Happy Father’s Day? YES!
I used to get a little jumpy around Father’s Day. 26 years ago, that was when my father told us all that he was leaving our family to be with someone else. What I never admitted to him was that I had actually found out a few days earlier by accident. LIke any child who hopes to change an adults mind, I poured all of my efforts over the next few days into that single purpose - I created a little illustrated book of all of the things I loved most about my Dad hoping that it would convince him to stay. I didn’t understand then that guilt really isn’t the most effective persuasion tool.
Now that I am a parent, Father’s Day has taken on a different meaning...I am more aware of how to help my daughters celebrate their love for their father. This morning, they are sitting at the dining room table putting the finishing touches on some adorable cards while the object of today’s celebration gets a much needed chance to sleep in.
Yet, as I thought about how to write this blog entry, especially as I am watching a very good friend struggle with helping her own kids adapt to living in a divorce environment, I knew that I had to also celebrate the many things that my Father continues to give to my life.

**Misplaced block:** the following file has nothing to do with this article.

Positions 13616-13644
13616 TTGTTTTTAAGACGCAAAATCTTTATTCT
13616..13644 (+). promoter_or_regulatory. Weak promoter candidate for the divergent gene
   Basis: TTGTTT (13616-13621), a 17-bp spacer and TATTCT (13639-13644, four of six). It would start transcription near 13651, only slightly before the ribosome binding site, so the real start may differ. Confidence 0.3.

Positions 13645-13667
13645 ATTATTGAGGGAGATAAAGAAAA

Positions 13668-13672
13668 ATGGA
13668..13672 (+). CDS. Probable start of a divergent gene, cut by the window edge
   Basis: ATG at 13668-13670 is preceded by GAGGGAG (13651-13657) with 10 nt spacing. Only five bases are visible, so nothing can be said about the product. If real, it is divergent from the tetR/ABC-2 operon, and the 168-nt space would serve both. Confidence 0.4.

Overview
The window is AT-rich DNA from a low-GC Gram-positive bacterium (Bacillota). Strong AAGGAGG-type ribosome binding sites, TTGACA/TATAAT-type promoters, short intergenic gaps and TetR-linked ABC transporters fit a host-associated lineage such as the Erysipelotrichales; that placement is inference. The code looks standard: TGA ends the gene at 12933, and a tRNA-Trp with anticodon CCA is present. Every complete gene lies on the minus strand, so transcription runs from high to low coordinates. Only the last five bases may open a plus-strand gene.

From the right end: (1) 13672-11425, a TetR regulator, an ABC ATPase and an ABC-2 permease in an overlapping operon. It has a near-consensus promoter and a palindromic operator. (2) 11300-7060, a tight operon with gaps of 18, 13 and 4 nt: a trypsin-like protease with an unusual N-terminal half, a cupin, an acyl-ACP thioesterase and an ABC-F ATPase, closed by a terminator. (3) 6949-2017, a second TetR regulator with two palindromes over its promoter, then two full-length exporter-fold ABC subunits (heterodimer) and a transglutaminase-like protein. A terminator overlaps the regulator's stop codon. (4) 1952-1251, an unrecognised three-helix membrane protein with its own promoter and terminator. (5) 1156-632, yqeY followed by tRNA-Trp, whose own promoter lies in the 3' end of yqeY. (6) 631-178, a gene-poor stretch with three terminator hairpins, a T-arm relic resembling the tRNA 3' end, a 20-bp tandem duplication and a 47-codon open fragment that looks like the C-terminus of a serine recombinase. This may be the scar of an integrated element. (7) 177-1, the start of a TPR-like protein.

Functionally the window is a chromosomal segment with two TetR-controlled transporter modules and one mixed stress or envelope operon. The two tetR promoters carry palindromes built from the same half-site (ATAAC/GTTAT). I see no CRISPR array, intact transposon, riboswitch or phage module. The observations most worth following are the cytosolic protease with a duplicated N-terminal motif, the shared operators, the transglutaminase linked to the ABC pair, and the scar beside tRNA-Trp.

It was my father that introduced me to books about Science Fiction and Fantasy, beginning a lifelong addiction that would have me dreaming of other worlds where dragons did fly and the distant stars were not so unreachable.
It was Dad’s boundless enthusiasm and love of new adventures that made me brave enough to leave home for University on the East Coast at the age of 17. I don’t know if I would ever have met Nick otherwise...
My father loved to travel and we were lucky enough to take many trips as a family to such far away places as New Zealand, Bermuda and Florida. When he left, although it was hard to have him so far away, his living in Hawaii and Tulsa also gave me even more wonderful opportunities to travel. This is something that has become a priority for our family as well. Visiting new places, especially new countries, reminds us that “our way” is not the only one in the world.
It was Dad who first showed me that it was OK to be silly with your kids and just play with them. Perhaps that is why I looked to that quality in my husband, knowing that someday I would want him to be able to do the same with our own children.
It was Dad who taught me to adore music and singing in harmony... though it is equally beautiful to watch my “other father” John bring that alive in my daughters and keep the music going in my own life.
It was Dad whose eternal optimism taught me that you can dare to dream BIG (we do Big well in our family... it is all a question of scale!) and to chase that dream... even if it didn’t turn out quite the way you expected. While I learned more of the organizational ways to make those dreams actually come true from my Mom, I owe a lot of that “stardust and dreams” hopefulness to Dad.
I’ve learned that loving someone has nothing to do with them fitting into your expectations and everything to do with just loving them for who they are... no matter what... without conditions. That’s a great lesson to know with all the important people in my life. not just the DADs